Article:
For preventing the fogging, any of the gas sensing material according to the first embodiment and the above gas sensing layer may contain azolium salt. Examples of the azolium salt include the compound expressed by the general formula (XI) of JP-A No. 59-193447, the compound described in Japanese Patent Application Publication (JP-B) No. 55-12581, and the compound expressed by the general formula (II) of JP-A No. 60-153039. The above azolium salt may be added to any part of the gas sensing material, preferably however, to the above gas sensing layer. Timing for adding the above azolium salt may be in any of the operations for preparing the application liquid. In the case of adding the azolium salt to the above gas sensing layer, the above timing may be in any of the operations from the organic silver salt preparation to the application liquid preparation, in this case however, a period from immediately after the organic silver salt preparation to on the eve of the application is preferable. The above azolium salt adding method may be any of those using powder, solution, fine particle dispersed matter, and the like. Moreover, solution mixture of other additives such as sensitizing pigment, reducing agent, color toning agent and the like may be added.

Addition amount of the above azolium salt is not specifically limit, and therefore may be properly selected according to the object, for example, 1×10−6 mol to 2 mol per silver 1 mol is preferable, and 1×10−3 mol to 0.5 mol is more preferable.

For controlling development by suppressing or by promoting the development and for improving preservability before and after the development, the gas sensing material according to the first embodiment and the above gas sensing layer may contain mercapto compound, disulfide compound, and thion compound. The above is described in JP-A No. 10-62899 (paragraph No. 0067 to paragraph No. 0069), the compound expressed by the general formula (I) and paragraph No. 0033 to paragraph No. 0052 of JP-A No. 10-186572, EP0803764A1 (line 36 to line 56 at page 20), JP-A No. 2001-100358, and the like. Among the above, the mercapto substitutional complex aromatic compound is especially preferable.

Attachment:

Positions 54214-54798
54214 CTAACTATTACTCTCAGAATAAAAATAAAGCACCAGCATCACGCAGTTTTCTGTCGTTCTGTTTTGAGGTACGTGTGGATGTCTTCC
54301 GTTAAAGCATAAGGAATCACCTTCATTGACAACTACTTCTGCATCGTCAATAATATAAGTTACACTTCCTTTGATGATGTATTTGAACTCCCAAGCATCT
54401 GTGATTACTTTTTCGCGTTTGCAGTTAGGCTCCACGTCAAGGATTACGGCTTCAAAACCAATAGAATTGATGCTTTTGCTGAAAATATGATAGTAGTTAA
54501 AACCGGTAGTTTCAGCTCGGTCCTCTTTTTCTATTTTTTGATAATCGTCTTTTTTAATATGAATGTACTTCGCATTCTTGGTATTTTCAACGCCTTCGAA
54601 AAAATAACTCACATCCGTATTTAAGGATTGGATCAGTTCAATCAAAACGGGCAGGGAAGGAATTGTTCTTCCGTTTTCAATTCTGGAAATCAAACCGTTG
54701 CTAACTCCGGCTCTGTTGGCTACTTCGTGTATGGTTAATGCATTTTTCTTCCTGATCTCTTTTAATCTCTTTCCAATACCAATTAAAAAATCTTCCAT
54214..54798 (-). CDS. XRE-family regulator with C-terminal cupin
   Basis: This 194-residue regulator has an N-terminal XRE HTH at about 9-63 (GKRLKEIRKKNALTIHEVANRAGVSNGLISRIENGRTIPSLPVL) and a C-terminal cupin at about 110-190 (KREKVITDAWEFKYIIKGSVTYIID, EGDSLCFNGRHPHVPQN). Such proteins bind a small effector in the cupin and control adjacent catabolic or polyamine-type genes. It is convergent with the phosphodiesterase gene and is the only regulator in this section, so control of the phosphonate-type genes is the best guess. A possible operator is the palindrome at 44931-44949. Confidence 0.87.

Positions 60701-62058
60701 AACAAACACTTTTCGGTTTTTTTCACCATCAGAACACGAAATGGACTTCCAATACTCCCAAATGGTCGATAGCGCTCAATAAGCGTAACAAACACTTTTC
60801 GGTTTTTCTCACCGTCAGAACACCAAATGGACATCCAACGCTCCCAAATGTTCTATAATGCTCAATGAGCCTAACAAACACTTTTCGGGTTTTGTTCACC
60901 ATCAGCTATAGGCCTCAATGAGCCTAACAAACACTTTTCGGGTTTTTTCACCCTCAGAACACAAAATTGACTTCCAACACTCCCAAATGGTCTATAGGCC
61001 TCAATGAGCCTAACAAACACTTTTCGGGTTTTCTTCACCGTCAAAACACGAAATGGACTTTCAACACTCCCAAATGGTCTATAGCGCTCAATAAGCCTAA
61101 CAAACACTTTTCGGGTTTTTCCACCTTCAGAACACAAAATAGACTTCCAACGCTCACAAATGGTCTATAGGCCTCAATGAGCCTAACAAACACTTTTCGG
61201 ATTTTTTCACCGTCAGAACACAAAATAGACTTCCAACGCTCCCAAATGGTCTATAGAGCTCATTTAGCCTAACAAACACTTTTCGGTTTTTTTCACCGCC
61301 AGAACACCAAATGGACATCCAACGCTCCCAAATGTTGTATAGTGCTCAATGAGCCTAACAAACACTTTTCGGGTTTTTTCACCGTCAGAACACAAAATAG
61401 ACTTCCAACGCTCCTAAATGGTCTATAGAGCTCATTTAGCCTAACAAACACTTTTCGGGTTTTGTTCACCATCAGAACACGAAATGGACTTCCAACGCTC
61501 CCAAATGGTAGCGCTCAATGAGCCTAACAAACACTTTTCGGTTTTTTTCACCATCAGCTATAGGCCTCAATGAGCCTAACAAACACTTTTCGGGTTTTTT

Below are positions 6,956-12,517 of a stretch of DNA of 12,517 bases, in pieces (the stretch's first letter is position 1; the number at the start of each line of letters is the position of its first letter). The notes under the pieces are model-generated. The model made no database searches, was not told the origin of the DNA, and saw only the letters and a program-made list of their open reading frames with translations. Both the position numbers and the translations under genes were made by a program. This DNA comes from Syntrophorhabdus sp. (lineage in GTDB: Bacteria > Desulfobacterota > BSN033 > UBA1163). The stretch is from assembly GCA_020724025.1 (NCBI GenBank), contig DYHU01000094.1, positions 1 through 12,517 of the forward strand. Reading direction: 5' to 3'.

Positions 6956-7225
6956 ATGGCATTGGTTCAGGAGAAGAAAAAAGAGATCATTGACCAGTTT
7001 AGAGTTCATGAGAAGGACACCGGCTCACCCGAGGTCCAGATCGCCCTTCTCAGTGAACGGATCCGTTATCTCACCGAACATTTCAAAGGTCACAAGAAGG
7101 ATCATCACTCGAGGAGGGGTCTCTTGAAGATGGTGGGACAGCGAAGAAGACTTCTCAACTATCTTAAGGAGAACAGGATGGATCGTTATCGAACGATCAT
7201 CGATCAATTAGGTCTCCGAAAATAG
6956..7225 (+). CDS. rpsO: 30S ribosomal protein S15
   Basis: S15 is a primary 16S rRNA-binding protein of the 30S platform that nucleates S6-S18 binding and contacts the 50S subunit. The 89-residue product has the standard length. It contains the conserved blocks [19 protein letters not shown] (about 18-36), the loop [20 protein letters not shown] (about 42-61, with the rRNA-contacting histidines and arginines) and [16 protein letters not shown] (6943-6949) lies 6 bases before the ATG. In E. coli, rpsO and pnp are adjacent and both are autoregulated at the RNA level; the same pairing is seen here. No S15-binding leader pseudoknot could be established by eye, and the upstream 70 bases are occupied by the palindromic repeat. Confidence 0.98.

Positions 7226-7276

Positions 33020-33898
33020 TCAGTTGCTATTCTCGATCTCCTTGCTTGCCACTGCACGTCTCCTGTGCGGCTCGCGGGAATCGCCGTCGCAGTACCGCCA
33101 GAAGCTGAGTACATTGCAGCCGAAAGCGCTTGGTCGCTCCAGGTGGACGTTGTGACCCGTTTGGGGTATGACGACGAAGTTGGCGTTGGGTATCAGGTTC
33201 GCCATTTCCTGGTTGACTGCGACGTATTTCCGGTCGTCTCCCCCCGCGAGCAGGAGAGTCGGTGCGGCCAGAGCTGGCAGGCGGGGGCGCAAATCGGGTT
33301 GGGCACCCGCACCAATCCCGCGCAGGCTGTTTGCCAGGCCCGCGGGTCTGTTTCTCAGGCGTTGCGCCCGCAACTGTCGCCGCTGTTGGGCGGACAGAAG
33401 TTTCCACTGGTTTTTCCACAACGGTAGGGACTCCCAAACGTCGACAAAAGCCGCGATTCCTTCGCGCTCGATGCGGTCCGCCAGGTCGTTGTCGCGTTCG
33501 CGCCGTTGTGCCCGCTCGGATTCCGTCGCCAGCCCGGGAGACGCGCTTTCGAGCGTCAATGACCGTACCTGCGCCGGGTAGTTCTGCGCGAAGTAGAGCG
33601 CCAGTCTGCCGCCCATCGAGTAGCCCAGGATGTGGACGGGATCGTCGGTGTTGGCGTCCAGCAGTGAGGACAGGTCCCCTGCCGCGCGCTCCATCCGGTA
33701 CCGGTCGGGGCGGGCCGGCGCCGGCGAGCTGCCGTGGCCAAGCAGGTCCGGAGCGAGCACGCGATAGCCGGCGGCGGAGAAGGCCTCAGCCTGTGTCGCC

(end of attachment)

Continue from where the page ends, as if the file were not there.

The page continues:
The gas sensing material according to the first embodiment and the above gas sensing layer may contain color toning agent. The above color toning agent is described in JP-A No. 10-62899 (paragraph No. 0054 to paragraph No. 0055), EP0803764A1 (line 23 to line 48 at page 21), and JP-A No. 2000-356317. Among the above, especially, phthalazinones (phthaladinone, phthaladinone derivative or metal salt (for example, 4-(1-naphthyl) phthaladinone, 6-chlorophthaladinone, 5, 7-dimethoxy phthaladinone and 2,3-dihydro-1,4-phthalazine dion)); a combination of phthalazinones and phthalic acids (for example, phthalic acid, 4-methyl phthalic acid, 4-nitrophthalic acid, diammonium phthalate, sodium phthalate, potassium phthalate and tetrachloro phthalic anhydride); phthalazines (phthalazine, phthalazine derivative or metal salt; for example, 4-(1-naphthyl) phthalazine, 6-isopropyl phthalazine, 6-t-butyl phthaladine, 6-chlorophthalazine, 5,7-dimethoxy phthalazine and 2, 3-dihydrophthalazine); and a combination of phthalazines and phthalic acids are preferable. The combination of the phthalazines and the phthalic acids is especially preferable.

Addition amount of the above phthalazines per the above organic silver salt 1 mol is preferably 0.01 mol to 0.3 mol, more preferably 0.02 mol to 0.2 mol, and especially preferably 0.02 mol to 0.1 mol.